1. Ask for what you want! All your hard work is worth nothing if you do not ask for what you want. Do not expect that your prospect will know what you want, or guess what you want, or offer what you want… It is your job to ask, clearly and precisely.
2. Ask a few friends or colleagues to listen to the tape of your script. Ask them to evaluate it by the following criteria: Listen for warmth and passion in your voice. Do you sound interesting? Convincing? Confident? Is your speech clear, professional and pleasant? How is the rhythm and pacing of your speech? Do you sound angry, tired, tentative or bored? Is your speaking voice nasal, a monotone or singsong? Do you speak too fast or too slow? Do you mumble? Compare your friends’ or colleagues’ evaluations with your own. This way, you will know how others perceive you. It may be different from your self-perception. Work on improving what you may need to improve. Try to work on just one element at a time. Otherwise, it can be overwhelming.
3. When making introductory calls, focus on the “yes’s” and not the “no’s.” If, for example, a prospect tells you that she is not the decision-maker, this is not a “no,” and it is not a rejection. She is not the decision-maker. Most of the time, she will tell you to whom you should be speaking-and that is a “yes.” She’s helping you. If your prospect does not use your type of service, that is not a rejection. She does not use your type of service. All the common objections-“I’m too busy…” “Send me literature…,” etc.-are not necessarily rejections. Looking at introductory calling from this perspective will give you many “yes’s” and very few “no’s.”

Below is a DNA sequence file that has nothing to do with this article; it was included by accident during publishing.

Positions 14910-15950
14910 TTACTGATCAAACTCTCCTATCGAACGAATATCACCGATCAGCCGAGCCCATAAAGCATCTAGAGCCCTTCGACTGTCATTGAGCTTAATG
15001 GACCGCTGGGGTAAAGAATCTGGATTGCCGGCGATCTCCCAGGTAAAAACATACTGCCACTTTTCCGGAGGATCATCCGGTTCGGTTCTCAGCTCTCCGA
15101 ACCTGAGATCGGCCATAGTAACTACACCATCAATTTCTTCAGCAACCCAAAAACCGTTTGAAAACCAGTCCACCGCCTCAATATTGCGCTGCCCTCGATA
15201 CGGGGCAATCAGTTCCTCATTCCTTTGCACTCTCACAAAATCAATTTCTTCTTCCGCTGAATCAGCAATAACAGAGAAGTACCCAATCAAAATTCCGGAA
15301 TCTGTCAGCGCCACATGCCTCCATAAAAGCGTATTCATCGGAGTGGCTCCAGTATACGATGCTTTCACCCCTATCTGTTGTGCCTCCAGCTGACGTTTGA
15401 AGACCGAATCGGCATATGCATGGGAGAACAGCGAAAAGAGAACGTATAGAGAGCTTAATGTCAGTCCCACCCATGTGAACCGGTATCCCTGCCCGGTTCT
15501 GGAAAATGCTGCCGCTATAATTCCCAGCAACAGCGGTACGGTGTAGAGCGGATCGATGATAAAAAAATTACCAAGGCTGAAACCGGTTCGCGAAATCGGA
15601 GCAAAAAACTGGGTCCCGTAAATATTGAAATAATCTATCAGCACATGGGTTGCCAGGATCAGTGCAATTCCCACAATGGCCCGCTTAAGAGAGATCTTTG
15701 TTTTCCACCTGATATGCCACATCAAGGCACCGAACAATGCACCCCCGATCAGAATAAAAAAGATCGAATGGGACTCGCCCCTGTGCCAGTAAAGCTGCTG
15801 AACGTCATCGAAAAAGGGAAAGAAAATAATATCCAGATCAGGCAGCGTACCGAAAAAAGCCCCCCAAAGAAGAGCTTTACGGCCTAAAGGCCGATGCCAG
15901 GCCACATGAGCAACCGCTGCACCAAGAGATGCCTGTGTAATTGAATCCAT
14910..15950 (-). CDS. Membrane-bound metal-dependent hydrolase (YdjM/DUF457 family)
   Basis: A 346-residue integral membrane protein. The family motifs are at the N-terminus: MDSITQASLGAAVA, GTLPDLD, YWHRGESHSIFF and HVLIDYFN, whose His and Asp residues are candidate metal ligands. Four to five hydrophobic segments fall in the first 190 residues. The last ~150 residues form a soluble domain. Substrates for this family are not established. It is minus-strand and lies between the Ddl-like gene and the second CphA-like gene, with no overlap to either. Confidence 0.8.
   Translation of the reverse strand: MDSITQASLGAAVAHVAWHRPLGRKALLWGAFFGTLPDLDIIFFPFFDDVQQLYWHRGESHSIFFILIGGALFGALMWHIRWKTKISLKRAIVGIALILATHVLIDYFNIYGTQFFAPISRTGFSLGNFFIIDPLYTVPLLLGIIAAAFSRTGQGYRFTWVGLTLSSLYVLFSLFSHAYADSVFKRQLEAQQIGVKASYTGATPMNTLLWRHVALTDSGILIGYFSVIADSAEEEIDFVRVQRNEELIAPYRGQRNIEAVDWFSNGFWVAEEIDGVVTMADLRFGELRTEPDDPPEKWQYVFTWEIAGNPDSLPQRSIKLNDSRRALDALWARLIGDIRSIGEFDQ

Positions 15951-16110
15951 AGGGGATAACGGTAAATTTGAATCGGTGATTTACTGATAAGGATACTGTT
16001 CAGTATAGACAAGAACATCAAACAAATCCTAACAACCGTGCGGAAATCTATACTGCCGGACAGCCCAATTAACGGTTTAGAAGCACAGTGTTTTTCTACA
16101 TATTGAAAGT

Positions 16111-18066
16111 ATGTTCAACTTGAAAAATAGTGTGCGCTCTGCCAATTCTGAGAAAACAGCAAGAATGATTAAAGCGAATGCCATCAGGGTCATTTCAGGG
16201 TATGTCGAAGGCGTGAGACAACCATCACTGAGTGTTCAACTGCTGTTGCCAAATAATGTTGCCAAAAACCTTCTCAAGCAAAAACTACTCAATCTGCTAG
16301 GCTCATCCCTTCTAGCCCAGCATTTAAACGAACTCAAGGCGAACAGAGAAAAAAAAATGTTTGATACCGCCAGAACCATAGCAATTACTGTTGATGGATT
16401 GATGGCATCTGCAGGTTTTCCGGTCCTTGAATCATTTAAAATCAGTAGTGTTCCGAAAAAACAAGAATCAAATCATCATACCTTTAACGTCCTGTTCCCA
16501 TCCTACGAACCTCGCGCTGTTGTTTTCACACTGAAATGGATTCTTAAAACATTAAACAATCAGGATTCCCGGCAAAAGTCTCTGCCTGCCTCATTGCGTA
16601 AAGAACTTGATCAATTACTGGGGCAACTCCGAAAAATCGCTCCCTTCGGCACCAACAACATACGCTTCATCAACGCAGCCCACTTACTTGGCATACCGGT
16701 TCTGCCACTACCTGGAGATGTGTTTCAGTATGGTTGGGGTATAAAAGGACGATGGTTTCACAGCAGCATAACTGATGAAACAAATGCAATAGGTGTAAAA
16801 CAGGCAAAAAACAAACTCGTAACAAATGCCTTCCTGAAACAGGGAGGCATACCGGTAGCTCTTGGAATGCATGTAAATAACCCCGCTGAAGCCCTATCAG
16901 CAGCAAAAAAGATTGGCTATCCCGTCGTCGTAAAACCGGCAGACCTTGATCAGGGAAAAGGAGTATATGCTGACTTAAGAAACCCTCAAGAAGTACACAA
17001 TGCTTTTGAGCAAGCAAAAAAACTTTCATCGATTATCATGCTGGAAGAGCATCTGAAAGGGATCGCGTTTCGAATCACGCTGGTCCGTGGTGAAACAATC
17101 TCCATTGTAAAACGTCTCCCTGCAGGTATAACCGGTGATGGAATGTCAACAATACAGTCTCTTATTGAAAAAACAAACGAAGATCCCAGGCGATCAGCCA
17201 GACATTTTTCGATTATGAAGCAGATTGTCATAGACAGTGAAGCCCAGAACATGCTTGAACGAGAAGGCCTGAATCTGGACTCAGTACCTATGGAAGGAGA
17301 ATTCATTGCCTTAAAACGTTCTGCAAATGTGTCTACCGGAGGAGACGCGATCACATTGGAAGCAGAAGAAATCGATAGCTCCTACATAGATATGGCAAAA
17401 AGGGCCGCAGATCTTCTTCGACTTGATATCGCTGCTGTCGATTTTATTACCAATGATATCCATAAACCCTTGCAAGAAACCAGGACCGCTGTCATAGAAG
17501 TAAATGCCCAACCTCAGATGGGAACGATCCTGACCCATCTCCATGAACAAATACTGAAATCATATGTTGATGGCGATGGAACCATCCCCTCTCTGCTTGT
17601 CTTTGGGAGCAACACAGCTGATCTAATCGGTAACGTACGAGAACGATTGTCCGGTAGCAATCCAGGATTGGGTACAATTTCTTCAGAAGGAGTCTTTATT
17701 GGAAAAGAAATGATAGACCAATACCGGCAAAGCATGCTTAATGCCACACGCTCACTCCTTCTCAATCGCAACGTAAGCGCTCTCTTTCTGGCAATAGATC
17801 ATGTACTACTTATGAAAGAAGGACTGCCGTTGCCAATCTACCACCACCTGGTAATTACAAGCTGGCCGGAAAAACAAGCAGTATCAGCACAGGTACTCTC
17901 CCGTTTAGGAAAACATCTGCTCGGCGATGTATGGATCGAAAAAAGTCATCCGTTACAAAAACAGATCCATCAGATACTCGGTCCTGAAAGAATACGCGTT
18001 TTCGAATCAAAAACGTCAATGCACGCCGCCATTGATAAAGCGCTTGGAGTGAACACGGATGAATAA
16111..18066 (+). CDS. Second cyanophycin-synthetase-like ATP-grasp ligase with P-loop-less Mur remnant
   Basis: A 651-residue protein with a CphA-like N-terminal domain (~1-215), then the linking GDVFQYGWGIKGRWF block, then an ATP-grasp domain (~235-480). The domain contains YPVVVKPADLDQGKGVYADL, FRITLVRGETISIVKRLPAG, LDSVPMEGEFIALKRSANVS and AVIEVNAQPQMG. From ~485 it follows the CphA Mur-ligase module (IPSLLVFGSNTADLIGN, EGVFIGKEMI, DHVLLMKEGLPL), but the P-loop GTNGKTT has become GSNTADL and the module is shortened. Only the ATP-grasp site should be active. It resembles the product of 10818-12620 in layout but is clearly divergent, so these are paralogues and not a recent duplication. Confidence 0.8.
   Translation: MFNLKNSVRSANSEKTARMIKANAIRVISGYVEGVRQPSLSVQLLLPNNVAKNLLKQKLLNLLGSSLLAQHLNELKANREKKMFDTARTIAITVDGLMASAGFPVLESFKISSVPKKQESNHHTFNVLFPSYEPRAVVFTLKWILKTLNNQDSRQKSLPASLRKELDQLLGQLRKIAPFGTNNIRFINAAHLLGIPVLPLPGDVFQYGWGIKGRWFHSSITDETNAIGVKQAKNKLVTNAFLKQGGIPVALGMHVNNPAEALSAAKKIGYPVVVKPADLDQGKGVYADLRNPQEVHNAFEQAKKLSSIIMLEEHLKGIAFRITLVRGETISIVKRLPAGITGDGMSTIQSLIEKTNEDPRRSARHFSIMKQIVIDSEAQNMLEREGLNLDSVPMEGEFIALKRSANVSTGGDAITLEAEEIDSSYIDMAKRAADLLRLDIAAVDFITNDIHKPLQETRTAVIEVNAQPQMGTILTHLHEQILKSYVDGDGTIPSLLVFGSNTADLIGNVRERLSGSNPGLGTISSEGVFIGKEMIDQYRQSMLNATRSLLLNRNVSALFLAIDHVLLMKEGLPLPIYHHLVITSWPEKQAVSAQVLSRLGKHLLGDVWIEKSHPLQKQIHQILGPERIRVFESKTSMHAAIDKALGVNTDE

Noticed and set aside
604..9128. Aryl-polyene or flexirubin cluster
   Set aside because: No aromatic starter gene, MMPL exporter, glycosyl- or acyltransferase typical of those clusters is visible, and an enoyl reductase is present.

4. Next step: Practice your script out loud. You want to get comfortable with the language and what you are going to say. Role-play with a friend or a colleague to make sure that your responses to questions and/or objections are right on the tip of your tongue.
5. After you have done all of the above homework, then (and only then) start making your calls.